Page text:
Chapter 3: Ever Closer Union: From the Schuman Plan to the Economic Community 1950-1958
Chapter 4: In the Shadow of the General: De Gaulle and the EEC 1958-1969
Chapter 5: Weathering the Storm: The EC during the 1970s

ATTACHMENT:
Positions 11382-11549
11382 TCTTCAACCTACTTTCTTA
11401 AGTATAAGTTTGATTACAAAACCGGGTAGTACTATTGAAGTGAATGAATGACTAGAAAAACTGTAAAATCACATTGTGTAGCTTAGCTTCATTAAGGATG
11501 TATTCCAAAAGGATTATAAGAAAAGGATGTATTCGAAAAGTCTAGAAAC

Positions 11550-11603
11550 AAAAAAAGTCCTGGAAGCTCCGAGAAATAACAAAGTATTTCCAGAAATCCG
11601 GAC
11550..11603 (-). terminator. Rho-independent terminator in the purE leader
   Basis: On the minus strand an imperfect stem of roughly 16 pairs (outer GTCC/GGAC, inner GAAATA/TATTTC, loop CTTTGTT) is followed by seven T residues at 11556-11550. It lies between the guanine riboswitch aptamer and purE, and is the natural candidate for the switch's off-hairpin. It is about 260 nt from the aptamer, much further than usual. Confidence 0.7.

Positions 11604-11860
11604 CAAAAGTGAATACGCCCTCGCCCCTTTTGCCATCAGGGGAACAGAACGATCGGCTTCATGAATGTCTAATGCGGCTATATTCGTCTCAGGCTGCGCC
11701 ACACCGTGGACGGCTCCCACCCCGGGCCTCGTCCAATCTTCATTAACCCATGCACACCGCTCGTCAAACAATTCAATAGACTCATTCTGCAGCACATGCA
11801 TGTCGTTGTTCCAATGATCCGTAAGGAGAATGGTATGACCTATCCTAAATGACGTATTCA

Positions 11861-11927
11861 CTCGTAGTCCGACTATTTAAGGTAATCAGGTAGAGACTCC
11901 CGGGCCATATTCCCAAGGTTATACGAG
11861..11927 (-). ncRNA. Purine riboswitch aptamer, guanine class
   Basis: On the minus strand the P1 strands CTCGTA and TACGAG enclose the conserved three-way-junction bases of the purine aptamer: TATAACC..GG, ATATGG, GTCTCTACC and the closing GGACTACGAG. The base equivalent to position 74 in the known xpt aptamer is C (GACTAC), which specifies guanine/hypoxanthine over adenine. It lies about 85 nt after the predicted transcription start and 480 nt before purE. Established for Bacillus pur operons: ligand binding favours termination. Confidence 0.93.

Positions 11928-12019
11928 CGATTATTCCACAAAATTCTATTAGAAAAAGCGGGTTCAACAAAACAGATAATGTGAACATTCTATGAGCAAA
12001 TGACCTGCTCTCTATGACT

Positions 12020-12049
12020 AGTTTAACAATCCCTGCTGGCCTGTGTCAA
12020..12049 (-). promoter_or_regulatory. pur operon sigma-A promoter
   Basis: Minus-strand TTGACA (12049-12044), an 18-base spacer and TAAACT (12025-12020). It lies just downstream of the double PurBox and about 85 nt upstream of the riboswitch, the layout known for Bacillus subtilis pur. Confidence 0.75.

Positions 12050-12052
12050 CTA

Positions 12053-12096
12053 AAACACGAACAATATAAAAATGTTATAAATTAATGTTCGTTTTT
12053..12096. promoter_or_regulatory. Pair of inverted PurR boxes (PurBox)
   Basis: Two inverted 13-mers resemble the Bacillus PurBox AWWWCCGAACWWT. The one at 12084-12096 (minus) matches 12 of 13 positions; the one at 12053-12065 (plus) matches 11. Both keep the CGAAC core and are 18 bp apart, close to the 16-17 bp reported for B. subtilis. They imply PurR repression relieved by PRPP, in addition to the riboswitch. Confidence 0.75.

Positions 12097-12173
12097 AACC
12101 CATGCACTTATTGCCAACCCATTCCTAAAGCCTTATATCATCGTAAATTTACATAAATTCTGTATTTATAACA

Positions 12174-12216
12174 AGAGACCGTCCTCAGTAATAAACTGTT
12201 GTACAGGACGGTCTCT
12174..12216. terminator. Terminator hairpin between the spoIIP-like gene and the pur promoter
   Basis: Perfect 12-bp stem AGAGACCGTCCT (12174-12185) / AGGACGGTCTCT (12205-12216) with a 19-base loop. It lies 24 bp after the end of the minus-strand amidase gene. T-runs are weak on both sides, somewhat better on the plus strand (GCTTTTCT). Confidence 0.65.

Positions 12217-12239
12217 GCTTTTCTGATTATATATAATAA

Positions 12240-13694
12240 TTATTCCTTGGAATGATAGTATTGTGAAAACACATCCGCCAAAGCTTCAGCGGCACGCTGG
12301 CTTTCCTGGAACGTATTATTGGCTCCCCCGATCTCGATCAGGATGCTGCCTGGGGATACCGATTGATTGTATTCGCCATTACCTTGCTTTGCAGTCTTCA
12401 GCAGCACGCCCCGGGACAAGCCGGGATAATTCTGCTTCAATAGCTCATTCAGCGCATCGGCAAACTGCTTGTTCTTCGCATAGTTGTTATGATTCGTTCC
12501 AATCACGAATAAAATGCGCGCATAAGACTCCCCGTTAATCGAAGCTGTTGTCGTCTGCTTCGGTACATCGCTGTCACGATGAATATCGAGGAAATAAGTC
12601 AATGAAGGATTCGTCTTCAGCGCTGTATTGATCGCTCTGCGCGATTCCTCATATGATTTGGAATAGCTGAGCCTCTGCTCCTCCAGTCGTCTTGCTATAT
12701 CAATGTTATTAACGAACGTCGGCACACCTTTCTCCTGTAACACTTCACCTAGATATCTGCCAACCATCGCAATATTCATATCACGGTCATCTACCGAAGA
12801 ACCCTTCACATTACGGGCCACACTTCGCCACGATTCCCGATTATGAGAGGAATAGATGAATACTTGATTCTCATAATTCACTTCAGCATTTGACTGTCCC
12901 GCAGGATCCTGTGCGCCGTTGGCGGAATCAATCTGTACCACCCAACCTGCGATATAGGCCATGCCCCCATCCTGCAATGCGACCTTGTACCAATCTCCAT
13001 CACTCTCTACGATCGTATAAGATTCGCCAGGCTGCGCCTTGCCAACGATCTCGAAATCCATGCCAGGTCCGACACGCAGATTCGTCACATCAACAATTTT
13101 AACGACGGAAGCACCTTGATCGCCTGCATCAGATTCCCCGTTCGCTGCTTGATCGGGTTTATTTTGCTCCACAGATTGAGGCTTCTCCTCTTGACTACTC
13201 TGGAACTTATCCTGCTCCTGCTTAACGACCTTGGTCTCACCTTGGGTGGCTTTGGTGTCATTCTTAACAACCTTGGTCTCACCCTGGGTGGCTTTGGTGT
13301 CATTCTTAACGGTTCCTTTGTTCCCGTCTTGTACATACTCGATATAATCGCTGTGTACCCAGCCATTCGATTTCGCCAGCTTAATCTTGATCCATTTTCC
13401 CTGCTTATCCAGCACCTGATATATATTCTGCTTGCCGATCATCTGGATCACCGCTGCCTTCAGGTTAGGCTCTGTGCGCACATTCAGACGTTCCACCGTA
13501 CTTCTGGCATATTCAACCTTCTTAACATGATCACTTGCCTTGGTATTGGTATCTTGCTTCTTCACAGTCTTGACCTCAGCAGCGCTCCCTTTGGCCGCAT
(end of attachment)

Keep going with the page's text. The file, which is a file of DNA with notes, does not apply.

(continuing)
Chapter 6: The 1992 Initiative and Relaunch of the Community
Chapter 7: The Maastricht Compromise
Chapter 8: EUphoria?
Chapter 9: Toward a Twin-Track Europe?
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Review quote